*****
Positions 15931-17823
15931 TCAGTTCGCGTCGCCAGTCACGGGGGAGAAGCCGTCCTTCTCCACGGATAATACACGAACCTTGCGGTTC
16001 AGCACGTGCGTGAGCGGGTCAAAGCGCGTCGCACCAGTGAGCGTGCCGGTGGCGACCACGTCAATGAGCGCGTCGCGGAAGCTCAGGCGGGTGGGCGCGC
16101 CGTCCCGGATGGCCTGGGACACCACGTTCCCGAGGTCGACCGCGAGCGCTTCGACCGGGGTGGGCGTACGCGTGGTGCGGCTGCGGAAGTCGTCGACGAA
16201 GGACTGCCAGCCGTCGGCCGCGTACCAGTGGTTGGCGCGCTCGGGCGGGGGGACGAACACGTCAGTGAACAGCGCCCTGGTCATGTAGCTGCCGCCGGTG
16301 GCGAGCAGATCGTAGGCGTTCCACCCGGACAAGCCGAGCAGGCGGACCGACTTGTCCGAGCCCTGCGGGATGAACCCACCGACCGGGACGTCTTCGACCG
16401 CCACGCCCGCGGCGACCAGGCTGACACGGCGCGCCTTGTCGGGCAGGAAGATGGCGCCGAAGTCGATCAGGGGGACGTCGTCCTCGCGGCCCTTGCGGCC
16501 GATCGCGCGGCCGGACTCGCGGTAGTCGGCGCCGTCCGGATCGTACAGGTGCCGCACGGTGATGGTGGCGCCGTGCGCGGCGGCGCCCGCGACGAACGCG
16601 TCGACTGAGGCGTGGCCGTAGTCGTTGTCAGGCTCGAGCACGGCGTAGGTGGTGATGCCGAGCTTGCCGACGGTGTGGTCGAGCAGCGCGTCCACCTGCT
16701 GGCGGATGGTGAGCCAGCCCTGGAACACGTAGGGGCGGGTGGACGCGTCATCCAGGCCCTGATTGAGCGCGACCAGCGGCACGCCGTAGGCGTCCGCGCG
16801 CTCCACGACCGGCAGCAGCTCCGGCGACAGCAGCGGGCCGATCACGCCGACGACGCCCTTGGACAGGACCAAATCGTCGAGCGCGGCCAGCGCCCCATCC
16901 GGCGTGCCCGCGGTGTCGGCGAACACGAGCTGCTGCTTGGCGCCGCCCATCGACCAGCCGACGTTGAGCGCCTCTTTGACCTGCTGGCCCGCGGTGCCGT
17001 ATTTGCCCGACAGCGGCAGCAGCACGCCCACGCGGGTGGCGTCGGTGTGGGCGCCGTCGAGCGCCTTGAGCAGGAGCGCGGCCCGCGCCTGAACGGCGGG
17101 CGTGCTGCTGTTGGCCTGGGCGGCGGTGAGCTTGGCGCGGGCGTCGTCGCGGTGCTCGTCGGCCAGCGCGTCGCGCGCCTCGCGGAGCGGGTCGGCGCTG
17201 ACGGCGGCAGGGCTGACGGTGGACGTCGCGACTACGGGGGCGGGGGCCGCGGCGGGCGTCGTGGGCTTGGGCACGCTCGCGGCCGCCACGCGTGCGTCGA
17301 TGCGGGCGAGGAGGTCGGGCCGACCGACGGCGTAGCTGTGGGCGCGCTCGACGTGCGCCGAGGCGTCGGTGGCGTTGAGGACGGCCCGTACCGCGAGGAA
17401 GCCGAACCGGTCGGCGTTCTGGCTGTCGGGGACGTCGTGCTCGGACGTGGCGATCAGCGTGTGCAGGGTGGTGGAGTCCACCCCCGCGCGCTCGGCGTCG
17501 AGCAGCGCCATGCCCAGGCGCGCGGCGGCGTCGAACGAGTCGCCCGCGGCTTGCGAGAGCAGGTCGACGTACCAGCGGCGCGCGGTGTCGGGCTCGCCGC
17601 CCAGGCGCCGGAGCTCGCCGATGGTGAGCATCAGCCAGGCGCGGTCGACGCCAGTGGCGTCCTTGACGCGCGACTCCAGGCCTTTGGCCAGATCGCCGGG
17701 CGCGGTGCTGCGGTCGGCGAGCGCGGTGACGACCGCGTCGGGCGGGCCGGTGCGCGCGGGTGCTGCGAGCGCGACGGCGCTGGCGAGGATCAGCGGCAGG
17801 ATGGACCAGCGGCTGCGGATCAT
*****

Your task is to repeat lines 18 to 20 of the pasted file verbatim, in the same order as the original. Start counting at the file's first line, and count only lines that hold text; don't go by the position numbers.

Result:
17501 AGCAGCGCCATGCCCAGGCGCGCGGCGGCGTCGAACGAGTCGCCCGCGGCTTGCGAGAGCAGGTCGACGTACCAGCGGCGCGCGGTGTCGGGCTCGCCGC
17601 CCAGGCGCCGGAGCTCGCCGATGGTGAGCATCAGCCAGGCGCGGTCGACGCCAGTGGCGTCCTTGACGCGCGACTCCAGGCCTTTGGCCAGATCGCCGGG
17701 CGCGGTGCTGCGGTCGGCGAGCGCGGTGACGACCGCGTCGGGCGGGCCGGTGCGCGCGGGTGCTGCGAGCGCGACGGCGCTGGCGAGGATCAGCGGCAGG